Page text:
That Moshiach's festival is celebrated specifically on the last day of Pesach is not merely because Moshiach will redeem us from the last exile. Being last has a significance beyond mere numerical order, for that which is last performs a unique function. When the Jews journeyed in the desert after leaving Egypt, they marched in a specific order, divided into four camps. The last to march was the camp of Dan, which is described by Torah as "ma'asaf l'chol hamachanos" - "gatherer of all the camps." Rashi explains this as meaning that "The tribe of Dan...would journey last, and whoever would lose anything, it would be restored to him."

The concept of "gatherer of all the camps" - restoring lost property and making sure that nothing is missing - may be applied to various situations. The Baal Shem Tov, for example, taught that just as the Jews in the desert made forty-two journeys before they reached their final destination, Eretz Yisroel, so there are forty-two journeys in each Jew's individual life. The birth of a person corresponds to the initial journey when the Jews left the land of Egypt, and at each stage of life a Jew is somewhere in the middle of one of the forty-two journeys he must experience before he enters the next world.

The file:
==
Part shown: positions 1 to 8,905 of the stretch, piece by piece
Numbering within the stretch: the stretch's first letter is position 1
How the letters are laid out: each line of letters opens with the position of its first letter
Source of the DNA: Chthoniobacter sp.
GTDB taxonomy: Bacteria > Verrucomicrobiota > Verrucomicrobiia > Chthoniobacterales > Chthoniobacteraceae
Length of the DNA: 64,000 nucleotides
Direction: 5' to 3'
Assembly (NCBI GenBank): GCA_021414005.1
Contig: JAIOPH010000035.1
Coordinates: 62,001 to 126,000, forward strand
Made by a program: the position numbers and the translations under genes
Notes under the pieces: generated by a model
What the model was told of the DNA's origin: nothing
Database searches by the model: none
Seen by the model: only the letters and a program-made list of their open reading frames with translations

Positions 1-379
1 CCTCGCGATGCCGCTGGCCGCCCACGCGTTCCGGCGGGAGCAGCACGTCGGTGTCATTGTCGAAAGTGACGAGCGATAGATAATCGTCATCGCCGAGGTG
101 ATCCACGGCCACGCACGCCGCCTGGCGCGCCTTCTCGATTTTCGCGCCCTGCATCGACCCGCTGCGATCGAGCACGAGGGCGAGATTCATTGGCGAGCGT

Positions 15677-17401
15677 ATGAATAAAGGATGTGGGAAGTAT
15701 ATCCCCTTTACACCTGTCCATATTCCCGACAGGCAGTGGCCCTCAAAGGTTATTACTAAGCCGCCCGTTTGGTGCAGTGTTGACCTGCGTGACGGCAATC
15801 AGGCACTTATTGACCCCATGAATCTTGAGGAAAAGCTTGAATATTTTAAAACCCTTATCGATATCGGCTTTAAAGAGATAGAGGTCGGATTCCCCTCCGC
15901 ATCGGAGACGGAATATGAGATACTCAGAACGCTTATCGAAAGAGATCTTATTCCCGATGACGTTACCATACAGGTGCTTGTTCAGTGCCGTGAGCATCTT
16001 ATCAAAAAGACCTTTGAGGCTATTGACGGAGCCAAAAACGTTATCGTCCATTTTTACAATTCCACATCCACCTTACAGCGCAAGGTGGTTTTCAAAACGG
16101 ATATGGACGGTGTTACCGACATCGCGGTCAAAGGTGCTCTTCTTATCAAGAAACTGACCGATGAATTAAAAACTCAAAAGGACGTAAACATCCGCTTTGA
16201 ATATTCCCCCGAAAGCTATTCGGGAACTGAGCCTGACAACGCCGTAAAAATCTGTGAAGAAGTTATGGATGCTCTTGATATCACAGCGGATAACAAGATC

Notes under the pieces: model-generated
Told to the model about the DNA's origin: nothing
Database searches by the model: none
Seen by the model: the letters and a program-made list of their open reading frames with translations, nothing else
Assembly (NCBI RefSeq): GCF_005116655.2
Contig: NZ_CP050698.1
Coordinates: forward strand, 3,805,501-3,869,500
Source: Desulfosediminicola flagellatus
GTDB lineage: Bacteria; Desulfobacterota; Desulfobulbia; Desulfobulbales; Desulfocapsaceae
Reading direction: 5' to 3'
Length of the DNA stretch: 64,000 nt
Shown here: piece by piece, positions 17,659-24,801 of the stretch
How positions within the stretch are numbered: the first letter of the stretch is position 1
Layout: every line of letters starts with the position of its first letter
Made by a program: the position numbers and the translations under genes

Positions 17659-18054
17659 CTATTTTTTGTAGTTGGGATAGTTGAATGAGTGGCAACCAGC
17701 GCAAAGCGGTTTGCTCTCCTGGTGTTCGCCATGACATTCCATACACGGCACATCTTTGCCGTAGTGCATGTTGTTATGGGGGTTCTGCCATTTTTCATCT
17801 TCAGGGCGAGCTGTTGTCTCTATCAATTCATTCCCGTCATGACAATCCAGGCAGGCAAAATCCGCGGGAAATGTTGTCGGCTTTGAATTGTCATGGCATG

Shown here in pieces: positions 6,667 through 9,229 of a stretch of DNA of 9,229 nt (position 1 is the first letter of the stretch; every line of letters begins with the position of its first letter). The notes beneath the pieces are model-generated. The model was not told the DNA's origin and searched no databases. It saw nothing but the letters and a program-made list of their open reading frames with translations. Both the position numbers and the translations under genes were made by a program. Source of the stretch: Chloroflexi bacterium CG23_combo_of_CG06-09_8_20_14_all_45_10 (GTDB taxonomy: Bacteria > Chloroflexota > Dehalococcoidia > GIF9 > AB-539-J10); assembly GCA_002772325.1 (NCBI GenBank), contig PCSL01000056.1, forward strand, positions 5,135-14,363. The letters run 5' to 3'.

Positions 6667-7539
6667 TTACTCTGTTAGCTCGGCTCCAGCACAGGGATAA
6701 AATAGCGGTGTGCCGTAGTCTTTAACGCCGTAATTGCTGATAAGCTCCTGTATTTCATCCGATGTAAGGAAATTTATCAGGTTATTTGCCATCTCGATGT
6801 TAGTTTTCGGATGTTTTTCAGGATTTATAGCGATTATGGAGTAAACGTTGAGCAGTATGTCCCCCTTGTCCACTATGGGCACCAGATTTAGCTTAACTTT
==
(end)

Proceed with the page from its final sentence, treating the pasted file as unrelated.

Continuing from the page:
Not only a person's entire life, but also every individual service to G-d has various stages or "journeys." In particular, the conclusion of a specific service acts as the "gatherer of all the camps" - to make sure that nothing is missing from that service. Pesach, it was noted earlier, is associated with the concept of redemption, and our service on Pesach is correspondingly directed towards hastening the arrival of the final redemption. But even if service on Pesach was deficient, if opportunities were missed, not all is lost: the last day of Pesach acts as "gatherer of all the camps" for the entire festival. Just as the tribe of Dan restored lost articles to their owners, so the last day of Pesach provides a Jew with the opportunity to rectify omissions in the service of Pesach, and thereby regain what is rightfully his.